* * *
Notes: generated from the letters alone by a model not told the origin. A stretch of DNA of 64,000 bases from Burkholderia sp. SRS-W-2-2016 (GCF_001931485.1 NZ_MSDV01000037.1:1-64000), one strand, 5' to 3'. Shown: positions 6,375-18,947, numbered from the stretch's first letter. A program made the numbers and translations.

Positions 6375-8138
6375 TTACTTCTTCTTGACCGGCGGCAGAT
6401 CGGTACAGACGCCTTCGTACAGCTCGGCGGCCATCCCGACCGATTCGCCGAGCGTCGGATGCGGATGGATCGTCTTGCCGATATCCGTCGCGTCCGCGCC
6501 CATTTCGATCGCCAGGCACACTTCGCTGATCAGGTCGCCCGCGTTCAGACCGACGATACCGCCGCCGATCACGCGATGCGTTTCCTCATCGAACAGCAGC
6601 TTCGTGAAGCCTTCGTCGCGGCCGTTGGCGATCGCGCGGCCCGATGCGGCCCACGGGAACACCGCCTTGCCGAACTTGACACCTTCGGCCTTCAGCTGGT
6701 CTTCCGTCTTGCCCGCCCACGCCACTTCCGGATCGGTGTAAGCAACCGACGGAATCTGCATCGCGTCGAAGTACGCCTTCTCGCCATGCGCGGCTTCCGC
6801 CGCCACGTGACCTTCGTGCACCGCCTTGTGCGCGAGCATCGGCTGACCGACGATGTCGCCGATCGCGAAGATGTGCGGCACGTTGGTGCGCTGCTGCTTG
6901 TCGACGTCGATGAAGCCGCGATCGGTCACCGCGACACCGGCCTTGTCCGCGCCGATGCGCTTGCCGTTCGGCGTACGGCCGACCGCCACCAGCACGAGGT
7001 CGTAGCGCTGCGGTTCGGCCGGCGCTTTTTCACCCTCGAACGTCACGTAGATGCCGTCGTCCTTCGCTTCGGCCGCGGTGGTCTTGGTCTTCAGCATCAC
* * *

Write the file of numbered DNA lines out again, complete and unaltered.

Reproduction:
Notes: generated from the letters alone by a model not told the origin. A stretch of DNA of 64,000 bases from Burkholderia sp. SRS-W-2-2016 (GCF_001931485.1 NZ_MSDV01000037.1:1-64000), one strand, 5' to 3'. Shown: positions 6,375-18,947, numbered from the stretch's first letter. A program made the numbers and translations.

Positions 6375-8138
6375 TTACTTCTTCTTGACCGGCGGCAGAT
6401 CGGTACAGACGCCTTCGTACAGCTCGGCGGCCATCCCGACCGATTCGCCGAGCGTCGGATGCGGATGGATCGTCTTGCCGATATCCGTCGCGTCCGCGCC
6501 CATTTCGATCGCCAGGCACACTTCGCTGATCAGGTCGCCCGCGTTCAGACCGACGATACCGCCGCCGATCACGCGATGCGTTTCCTCATCGAACAGCAGC
6601 TTCGTGAAGCCTTCGTCGCGGCCGTTGGCGATCGCGCGGCCCGATGCGGCCCACGGGAACACCGCCTTGCCGAACTTGACACCTTCGGCCTTCAGCTGGT
6701 CTTCCGTCTTGCCCGCCCACGCCACTTCCGGATCGGTGTAAGCAACCGACGGAATCTGCATCGCGTCGAAGTACGCCTTCTCGCCATGCGCGGCTTCCGC
6801 CGCCACGTGACCTTCGTGCACCGCCTTGTGCGCGAGCATCGGCTGACCGACGATGTCGCCGATCGCGAAGATGTGCGGCACGTTGGTGCGCTGCTGCTTG
6901 TCGACGTCGATGAAGCCGCGATCGGTCACCGCGACACCGGCCTTGTCCGCGCCGATGCGCTTGCCGTTCGGCGTACGGCCGACCGCCACCAGCACGAGGT
7001 CGTAGCGCTGCGGTTCGGCCGGCGCTTTTTCACCCTCGAACGTCACGTAGATGCCGTCGTCCTTCGCTTCGGCCGCGGTGGTCTTGGTCTTCAGCATCAC